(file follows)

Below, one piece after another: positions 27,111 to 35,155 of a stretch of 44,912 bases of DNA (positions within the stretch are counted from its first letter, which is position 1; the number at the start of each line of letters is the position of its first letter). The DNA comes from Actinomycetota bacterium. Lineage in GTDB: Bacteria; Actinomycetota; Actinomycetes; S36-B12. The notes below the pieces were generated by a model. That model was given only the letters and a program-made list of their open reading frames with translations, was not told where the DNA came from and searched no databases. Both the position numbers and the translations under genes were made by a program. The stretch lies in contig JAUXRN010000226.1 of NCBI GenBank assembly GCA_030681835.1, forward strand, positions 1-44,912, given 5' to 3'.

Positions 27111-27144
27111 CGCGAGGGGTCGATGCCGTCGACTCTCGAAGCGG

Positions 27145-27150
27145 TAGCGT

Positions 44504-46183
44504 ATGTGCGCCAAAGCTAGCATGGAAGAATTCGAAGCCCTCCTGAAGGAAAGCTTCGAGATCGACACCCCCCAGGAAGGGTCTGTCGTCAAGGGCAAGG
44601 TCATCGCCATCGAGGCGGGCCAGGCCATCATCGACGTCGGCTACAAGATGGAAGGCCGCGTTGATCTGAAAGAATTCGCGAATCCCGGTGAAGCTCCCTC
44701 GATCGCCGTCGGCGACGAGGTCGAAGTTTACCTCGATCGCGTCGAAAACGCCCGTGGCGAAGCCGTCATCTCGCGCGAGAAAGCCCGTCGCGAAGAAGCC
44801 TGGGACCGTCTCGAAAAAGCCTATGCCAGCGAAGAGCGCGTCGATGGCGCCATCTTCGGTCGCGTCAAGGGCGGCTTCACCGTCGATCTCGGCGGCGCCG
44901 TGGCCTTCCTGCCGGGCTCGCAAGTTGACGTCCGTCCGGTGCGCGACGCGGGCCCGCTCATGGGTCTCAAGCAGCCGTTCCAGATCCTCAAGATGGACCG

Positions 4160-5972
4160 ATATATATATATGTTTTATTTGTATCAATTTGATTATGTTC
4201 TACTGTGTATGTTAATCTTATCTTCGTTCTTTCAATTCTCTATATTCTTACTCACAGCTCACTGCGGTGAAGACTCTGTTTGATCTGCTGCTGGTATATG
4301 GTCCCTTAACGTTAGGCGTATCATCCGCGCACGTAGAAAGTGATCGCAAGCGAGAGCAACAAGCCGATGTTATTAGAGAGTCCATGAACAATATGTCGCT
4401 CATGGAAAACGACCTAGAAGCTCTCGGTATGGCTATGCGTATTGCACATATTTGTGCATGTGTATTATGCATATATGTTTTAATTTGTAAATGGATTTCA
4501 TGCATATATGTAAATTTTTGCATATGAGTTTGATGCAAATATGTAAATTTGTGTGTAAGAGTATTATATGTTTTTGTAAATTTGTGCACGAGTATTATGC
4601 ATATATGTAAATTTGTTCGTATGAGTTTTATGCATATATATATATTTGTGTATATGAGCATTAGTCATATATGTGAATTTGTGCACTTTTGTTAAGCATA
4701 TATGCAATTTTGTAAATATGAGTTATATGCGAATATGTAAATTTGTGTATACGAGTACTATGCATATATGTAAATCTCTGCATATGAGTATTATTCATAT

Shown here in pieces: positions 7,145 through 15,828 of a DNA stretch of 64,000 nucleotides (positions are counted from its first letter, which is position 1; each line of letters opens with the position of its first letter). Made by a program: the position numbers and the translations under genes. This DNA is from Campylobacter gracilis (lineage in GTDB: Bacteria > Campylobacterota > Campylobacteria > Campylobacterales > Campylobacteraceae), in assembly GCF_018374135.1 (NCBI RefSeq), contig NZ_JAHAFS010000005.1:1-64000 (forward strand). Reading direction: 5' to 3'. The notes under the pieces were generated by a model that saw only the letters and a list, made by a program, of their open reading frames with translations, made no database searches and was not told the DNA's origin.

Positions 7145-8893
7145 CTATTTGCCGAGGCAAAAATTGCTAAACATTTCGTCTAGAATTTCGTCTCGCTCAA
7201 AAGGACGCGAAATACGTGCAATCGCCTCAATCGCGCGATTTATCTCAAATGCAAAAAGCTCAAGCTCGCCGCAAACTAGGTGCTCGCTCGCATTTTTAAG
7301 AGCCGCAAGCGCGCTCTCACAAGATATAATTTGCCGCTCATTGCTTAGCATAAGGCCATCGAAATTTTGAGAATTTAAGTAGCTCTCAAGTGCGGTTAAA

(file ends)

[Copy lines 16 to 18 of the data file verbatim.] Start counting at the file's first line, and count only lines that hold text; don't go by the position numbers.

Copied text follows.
4401 CATGGAAAACGACCTAGAAGCTCTCGGTATGGCTATGCGTATTGCACATATTTGTGCATGTGTATTATGCATATATGTTTTAATTTGTAAATGGATTTCA
4501 TGCATATATGTAAATTTTTGCATATGAGTTTGATGCAAATATGTAAATTTGTGTGTAAGAGTATTATATGTTTTTGTAAATTTGTGCACGAGTATTATGC
4601 ATATATGTAAATTTGTTCGTATGAGTTTTATGCATATATATATATTTGTGTATATGAGCATTAGTCATATATGTGAATTTGTGCACTTTTGTTAAGCATA